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Uganda and Lebanon

Alan Johnston presents insights from BBC correspondents. Today, Will Ross on Uganda's political and economic ferment and Georgia Paterson Dargham on Lebanese attitudes to privacy and public space.

Alan Johnston presents insight, wit and analysis from BBC correspondents around the world. In this edition the despatches come from Will Ross in Uganda and Georgia Paterson-Dargham in Lebanon.

Rumbles of discontent in Kampala

In the next couple of days President Yoweri Museveni will be sworn in for another term. He won an election in February, but in recent weeks he's been heavily criticised for crushing opposition protests. Mr Museveni seems determined to prevent anything like the kind of street demonstrations that have rocked the Arab world.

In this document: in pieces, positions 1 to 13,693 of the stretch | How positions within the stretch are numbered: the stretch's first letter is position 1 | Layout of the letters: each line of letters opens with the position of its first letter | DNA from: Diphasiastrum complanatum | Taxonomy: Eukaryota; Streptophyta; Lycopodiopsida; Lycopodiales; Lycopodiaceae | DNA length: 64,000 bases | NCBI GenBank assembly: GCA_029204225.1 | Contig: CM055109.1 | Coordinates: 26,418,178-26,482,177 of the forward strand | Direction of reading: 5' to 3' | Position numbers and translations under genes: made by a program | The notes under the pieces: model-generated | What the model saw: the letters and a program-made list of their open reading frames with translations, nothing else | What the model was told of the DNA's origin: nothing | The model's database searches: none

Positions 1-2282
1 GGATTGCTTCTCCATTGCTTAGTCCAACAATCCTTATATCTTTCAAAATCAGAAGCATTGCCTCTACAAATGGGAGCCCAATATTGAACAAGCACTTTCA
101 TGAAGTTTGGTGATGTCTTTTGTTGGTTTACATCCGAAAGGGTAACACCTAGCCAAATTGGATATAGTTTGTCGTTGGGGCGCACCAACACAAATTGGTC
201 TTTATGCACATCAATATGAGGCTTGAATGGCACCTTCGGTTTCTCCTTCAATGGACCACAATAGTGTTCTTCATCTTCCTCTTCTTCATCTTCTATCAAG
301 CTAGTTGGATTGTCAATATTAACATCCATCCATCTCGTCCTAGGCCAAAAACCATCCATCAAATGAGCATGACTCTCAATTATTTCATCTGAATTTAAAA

At least nine people have been shot dead, and the opposition leader, Kizza Besigye, was arrested in a very public and brutal fashion. He was so badly injured he had to be treated in hospital in neighbouring Kenya. Will Ross has been reflecting on the nature of Mr Museveni's rule, and on the direction in which Uganda seems to be going....

Public space - and personal questions - in Beirut

The big cities of northern Europe can be cold places in more ways than one. People often like to keep their distance and mind their own business. They don't always get to know their neighbours. That can take some getting used to for people who come here from warmer cities to the south - like the Lebanese capital, Beirut. For there, as Georgia Paterson Dargham explains, keeping yourself to yourself just isn't possible - even if you'd like to!

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